• Multi-spectral imagery uses 3-10 bands for capturing a single imagery.
    • In this type of imageries, multiple sensors capture the image in different bands of electromagnetic spectrum e.g. infrared, visible, Ultraviolet etc.
    • Note that the visible spectrum is itself a large spectrum with violet, indigo, blue, green, red, orange and yellow colors. Similarly, the infrared waves are also of many types e.g. near infrared, short-wave infrared, long-wave infrared etc.
    • Hence, an imagery which shows many smaller bands of a larger spectrum type, is also a multi-spectral imagery.
    • We use such imageries because a single band is not able to sense each and every object on the earth surface. When we need to study the processes on earth’s surface in association with each other, we need multispectral images.
    • For instance, if we are analyzing the relationship between soil salinity and irrigation, we need two different bands which can sense salinity as well as the water.
  3. Hyper-Spectral Imagery

    • Hyper-spectral imageries use more than 10 bands of spectrum extending up to hundreds.
      Fig. 3 : Hyperspectral Imagery of Delta Region of Netherlands
      Credit: Indian Institute of Remote Sensing, Dehradun
    • Hyper-spectral sensors are able to differentiate finer wavelengths from each other within a small band. The bands in multispectral imagery are wider than the hyperspectral imagery.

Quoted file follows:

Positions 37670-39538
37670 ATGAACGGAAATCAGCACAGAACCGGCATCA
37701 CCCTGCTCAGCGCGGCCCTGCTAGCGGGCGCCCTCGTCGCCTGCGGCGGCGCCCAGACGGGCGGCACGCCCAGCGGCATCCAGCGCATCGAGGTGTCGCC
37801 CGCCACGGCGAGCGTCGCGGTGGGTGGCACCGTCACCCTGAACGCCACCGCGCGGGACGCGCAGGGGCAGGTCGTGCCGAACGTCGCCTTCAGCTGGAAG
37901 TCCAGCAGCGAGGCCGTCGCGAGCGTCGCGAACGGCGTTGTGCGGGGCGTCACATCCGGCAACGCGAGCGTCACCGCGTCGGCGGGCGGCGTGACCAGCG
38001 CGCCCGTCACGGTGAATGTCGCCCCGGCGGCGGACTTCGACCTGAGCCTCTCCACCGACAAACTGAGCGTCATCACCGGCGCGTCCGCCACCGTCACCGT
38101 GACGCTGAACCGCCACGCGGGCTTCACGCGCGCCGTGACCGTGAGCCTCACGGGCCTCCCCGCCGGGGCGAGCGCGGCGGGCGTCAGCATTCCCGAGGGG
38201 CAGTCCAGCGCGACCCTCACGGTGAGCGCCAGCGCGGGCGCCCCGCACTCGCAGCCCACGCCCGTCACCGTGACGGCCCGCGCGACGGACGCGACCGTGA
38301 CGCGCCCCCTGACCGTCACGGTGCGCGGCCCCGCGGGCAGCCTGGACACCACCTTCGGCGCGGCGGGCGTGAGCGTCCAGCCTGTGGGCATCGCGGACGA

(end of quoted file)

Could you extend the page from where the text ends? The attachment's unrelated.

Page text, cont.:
• For example, the multispectral sensor using blue color wavelength will show every blue object on earth in blue color. It will not differentiate different shades of blue color from each other. Contrarily, the hyperspectral sensor can differentiate between different shades of blue (Fig. 3) because it is able to sense smaller wavelengths within the blue color band.

We can also classify imageries based on size of pixel and density of pixels in imageries. However, the pixel size and density varies from one sensor to another. Therefore, there will be hundreds of types of imageries based on pixel size.

Click here for Use of Remote Sensing in Geography.


It is discernible from the above discussion that there are thousands of bands in the electromagnetic spectrum. We can use either one or multiple wavelengths for capturing a satellite imagery. The choice of wavelength depends on the purpose of the study. The collection and storage of remotely sensed data takes a lot of economic resources, therefore the researchers need to collect only specific types of data. Unnecessary collection of data through various wavelengths leads to wastage of resources.